by Sanda Galina
Growing up my first attraction to photography came through books from various documentary and street photographers. They grabbed me by my two pigtails and sent my childish imagination spiralling into a whole new world. Somewhere out there, beyond the green fields of my playground was another world, people of different skin colour, armed men, starving children, people living in the strangest ways.
And ever since I have been drawn to documentary photography. I have a profound admiration for photographers reporting on social issues, telling everyone their stories that otherwise would not be told.
I came across Rena Effendi’s work few years ago and have been inspired since. At the time her first book was just published “Pipe Dreams: A Chronicle of Lives along the Pipeline” in which she tells a story on people’s lives along the Baku-Tbilisi- Ceyhan oil pipeline through Georgia and Turkey. Story of ordinary people, struggling for survival, right next to a pipeline that is carrying all its wealth and energy to the West.
I managed to get in touch with Rena to find out what inspires her work to which she graciously agreed to answer a few of my questions. Thanks Rena!
What is your main drive behind choosing a certain project?
Rena:The story has to have some global relevance and it has to be important to me personally. The best story is the one that chooses me.
How do you approach people you choose to photograph and what are the main qualities one should have to be able to build a connection between you self and the person you’re documenting?
Rena: You have to be open and honest; you have to be charming and also brave in approaching strangers. It’s basic human communication skills that are useful in almost every job. You have to understand your purpose and explain it well.
Have you stayed in touch with anyone you have photographed?
Rena: I have been back to meet some of the people I had photographed. But now I moved to another country (Egypt) and with constant travel it’s harder to go back to the same stories and stay in touch.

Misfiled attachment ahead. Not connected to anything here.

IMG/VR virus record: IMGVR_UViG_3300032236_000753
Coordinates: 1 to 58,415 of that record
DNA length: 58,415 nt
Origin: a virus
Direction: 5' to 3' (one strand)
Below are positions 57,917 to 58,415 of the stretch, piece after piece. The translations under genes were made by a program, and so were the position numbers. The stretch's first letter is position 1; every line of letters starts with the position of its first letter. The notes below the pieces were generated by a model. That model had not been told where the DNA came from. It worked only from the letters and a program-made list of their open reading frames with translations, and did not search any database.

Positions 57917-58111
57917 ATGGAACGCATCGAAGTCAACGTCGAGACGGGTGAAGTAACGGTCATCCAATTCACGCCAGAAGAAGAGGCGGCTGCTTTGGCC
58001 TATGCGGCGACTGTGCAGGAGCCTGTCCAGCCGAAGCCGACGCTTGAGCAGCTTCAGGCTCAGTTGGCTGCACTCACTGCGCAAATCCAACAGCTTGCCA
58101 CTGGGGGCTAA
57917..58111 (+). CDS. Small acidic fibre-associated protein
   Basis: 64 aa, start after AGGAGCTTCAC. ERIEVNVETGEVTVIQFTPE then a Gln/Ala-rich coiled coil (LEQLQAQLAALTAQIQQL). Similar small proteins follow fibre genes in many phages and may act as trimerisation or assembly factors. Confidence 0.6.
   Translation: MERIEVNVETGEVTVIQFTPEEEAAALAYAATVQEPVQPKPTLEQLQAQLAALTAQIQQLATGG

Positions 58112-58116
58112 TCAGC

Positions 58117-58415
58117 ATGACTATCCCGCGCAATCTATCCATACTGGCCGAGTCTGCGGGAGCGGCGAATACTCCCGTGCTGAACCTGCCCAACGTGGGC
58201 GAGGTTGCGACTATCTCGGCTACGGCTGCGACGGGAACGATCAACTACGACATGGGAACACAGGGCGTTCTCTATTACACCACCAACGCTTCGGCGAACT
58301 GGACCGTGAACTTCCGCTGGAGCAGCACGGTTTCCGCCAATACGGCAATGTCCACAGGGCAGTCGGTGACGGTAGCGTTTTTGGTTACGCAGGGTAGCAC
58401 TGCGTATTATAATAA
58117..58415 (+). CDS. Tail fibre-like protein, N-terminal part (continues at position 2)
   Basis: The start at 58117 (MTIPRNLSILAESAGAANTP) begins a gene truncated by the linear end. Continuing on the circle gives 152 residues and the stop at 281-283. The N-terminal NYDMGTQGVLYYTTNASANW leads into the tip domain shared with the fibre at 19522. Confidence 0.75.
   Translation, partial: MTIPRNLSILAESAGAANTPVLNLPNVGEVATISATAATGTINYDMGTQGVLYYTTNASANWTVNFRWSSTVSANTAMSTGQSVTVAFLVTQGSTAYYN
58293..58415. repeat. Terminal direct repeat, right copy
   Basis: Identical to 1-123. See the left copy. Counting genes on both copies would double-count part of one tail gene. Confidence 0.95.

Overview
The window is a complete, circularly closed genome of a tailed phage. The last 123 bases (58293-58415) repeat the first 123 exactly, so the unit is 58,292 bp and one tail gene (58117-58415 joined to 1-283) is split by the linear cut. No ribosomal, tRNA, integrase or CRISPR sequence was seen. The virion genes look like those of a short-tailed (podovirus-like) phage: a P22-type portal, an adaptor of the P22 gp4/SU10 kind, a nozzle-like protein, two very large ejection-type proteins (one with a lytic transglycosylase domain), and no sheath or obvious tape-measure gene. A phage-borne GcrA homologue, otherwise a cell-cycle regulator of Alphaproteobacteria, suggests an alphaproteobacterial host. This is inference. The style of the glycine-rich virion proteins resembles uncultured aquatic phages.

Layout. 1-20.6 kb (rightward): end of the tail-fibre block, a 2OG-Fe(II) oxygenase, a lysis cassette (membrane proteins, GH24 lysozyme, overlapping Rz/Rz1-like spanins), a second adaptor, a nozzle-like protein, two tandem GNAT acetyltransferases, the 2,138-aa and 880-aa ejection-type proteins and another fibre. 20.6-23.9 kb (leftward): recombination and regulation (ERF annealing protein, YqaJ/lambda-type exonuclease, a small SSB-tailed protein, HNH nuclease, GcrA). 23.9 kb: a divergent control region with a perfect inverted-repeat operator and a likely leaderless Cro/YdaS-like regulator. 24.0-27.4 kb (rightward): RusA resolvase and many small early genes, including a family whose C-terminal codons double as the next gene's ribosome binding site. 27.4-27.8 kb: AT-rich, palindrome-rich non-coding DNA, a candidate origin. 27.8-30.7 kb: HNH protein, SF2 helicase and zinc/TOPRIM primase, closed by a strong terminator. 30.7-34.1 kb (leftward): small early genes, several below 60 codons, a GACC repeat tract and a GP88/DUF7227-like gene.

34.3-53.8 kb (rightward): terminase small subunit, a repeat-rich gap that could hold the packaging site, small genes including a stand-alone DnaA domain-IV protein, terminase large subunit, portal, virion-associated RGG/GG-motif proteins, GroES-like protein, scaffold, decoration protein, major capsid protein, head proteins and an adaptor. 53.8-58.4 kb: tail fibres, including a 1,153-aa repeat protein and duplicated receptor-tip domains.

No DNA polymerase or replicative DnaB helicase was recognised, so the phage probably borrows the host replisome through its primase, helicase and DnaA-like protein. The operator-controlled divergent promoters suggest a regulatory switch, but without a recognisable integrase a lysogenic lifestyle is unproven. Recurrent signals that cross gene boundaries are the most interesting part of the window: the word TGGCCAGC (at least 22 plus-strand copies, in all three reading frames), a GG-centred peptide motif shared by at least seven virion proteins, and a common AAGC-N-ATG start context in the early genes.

What is the hardest part and what is the most rewarding part of your job?
Rena: The most rewarding part is to go back with the images that then become part of your life. Every story and image add on another layer. For me, the hardest is the time before I go out on the shoot. It’s the anticipation and trepidation before the whole thing starts. And then I get sucked into the work and forget everything else.
What has been your most interesting situation or experience while taking pictures?
Rena: There have been so many different situations… Just last week I was chased down the hill by a 350 kg baby elephant, he was almost 2 years old and wanted to play. Photography takes me to places I would otherwise not find myself in, such as going 400 meters underground in the belly of the Siberian coal mine or enjoying a dinner cooked by the Turkish trans-gender sex workers.
What equipment do you make sure is always in your camera bag?
Rena: I have a Rolleiflex which is older than me by a few years. It’s a wonderful camera that I always take with me. I feel almost helpless without it.
I know you shoot film, do you develop it your self or brig it to a lab?
Rena: I have been working a lot in colour, so I use various labs around the world to process my film.
What makes you to shoot with film instead of digital?
Rena: Film pushes me to take things more seriously. With only 12 exposures on the medium format roll, I really have to think hard before I shoot. It’s about discipline. I also love the surprises of film, sometimes you have to trust the gods.
If you could have a master class with anyone you wished, who would be your ultimate photographer you would like to learn from or work with?
Rena: There are definitely a few that I would love to meet and have a conversation with. Unfortunately, most of them are dead now. Diane Arbus and Richard Avedon for instance. I would have loved to hear them talk in person.
If you could shoot anything and anywhere, what would it be?
Rena: In my dreams, when I am asleep. Sometimes there are wonderful pictures there.
How did it feel to hold in your hands your first book for the first time?
Rena: It was like when you come from a trip abroad, a country you’ve never been to before and you went there with your best friends and brought back memories, pictures and things you bought. And a few years later you find a box of all these things in it and you open it again and go through it. It feels nice.
What tips and advice would you give someone wanting to work with social and documentary photography?
Rena: Be patient, read more, look at other people’s work to see who is doing what, try to avoid clichés.
To find out more about Rena’s work and see her beautiful photographs please visit http://www.refendi.com/